Imagine you are trying to climb up a mountain. Hard enough, as it is. Specially, if you have missed being regular at the gym or yoga and junked up more on Netflix and Swiggy.

Now, add this scenario. What if the mountain is gradually disappearing even before you realize it?

Or, even more stark, what if you could see the mountain crumbling? Would you call it out? Or would you just keep your head down and keep climbing up, because that's what everyone else seems to be doing?

Over the last few years of practicing data and strategy led storytelling, I have come to realize one startlingly common thing that many struggling firms share. Before their struggles translate to corporate underperformance:

They tell stories that are beyond their expiry date.

And if they continue to tell it too long, it finally shows up, in red, in the company financials.

The reasons could be simple. The market has shifted. Demand is no longer the same. The old customers are attriting. The CEO has changed her mind. The story has to change, or at least adapt to the new circumstances. We have seen this happen with multiple iconic companies from Kodak to GE. But, they keep selling the old story, in interviews, in employee townhalls, till, one day, the mountain crumbles and it's too late to save everyone.

The story is what failed first. Even if they realized that the old story is no longer working, why did the leaders and the employees not realize it?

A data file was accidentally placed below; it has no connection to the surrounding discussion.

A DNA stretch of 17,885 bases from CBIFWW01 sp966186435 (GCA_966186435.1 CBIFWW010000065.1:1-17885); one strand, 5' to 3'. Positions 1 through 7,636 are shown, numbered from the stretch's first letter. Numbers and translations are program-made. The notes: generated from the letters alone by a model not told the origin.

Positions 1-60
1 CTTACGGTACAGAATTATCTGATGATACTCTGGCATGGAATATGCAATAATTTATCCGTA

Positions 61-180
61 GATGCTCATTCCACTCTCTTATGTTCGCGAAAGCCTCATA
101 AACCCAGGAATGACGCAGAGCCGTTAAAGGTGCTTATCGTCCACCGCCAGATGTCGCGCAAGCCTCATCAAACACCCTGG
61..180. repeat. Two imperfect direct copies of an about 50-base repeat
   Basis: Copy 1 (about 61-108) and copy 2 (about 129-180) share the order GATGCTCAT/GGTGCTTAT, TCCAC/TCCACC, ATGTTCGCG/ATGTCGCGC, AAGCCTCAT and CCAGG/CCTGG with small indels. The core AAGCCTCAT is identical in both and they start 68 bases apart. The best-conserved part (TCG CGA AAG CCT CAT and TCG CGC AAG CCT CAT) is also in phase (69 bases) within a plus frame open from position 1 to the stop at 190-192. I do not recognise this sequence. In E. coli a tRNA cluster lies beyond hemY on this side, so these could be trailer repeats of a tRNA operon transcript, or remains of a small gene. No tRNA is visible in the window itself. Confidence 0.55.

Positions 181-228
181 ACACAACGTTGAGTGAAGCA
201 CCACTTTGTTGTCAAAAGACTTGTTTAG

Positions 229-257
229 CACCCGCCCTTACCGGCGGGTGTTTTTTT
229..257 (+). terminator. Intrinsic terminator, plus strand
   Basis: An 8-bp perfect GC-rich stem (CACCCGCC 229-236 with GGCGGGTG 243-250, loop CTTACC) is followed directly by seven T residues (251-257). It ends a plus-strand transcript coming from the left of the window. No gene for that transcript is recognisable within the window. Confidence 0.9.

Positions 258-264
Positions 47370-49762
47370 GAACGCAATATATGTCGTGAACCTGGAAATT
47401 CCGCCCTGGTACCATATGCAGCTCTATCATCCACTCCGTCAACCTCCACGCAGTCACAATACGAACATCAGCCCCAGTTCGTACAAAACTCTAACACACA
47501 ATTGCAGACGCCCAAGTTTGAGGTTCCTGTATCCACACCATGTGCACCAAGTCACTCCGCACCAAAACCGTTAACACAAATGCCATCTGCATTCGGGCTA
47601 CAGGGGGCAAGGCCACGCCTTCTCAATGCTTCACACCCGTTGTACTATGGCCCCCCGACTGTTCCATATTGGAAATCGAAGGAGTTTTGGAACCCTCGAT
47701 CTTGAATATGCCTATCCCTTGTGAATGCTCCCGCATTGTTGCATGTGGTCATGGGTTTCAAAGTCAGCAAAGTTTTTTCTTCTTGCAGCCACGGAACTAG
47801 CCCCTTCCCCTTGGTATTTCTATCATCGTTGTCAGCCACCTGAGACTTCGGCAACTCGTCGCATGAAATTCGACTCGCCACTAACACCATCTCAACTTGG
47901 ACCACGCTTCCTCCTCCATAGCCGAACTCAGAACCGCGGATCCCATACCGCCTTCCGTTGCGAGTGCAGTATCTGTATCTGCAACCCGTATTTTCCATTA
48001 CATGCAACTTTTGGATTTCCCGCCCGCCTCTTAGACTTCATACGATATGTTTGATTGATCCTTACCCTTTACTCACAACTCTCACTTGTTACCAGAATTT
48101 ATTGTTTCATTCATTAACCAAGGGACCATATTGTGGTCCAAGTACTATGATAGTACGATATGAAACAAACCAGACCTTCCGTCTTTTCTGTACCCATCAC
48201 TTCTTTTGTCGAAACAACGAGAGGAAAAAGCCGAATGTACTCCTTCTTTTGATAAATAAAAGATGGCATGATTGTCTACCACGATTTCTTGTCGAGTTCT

The answer lies is another story called "The Emperor's New Clothes." Hans Christian Andersen in his famous tale, spoke about the greedy emperor who was tricked due to his love for new, shiny, clothes by clever weavers who claimed to have weaved an invisible suit - a suit that would not be visible to those “not fit for their positions or for those who are stupid.” Of course, the emperor and his cronies and subjects all claimed to be able to see this wonderful suit. It took the clear voice of a child to shout out the real truth, that the emperor was in fact, duped, cheated, and naked.

Various versions of this story play out in corporate boardrooms when people are too scared to call out the cloak of invisibility. It makes people not ask questions when the vision and actions are clearly not aligned. It makes them keep the same silence when the story being told and the true story are at loggerheads.

It keeps the fake story alive, bandaged in the same cloak of invisibility we hope no one will see through.

If no one has that courage to speak out, we will all be climbing up vanishing mountains in jobs, which, just like the lives Thanos (Avengers) clicked away, could soon be one click away from extinction.

Let's expire the false story first.

Debleena Majumdar

Debleena has spent over 15 years in roles ranging from being an employee at global firms, as an investor and as an entrepreneur. For the first twelve years, working with large firms such as GE, Prudential, Fidelity, JP Morgan and HP, in Strategy and Analytics roles, she was finding her own stories.

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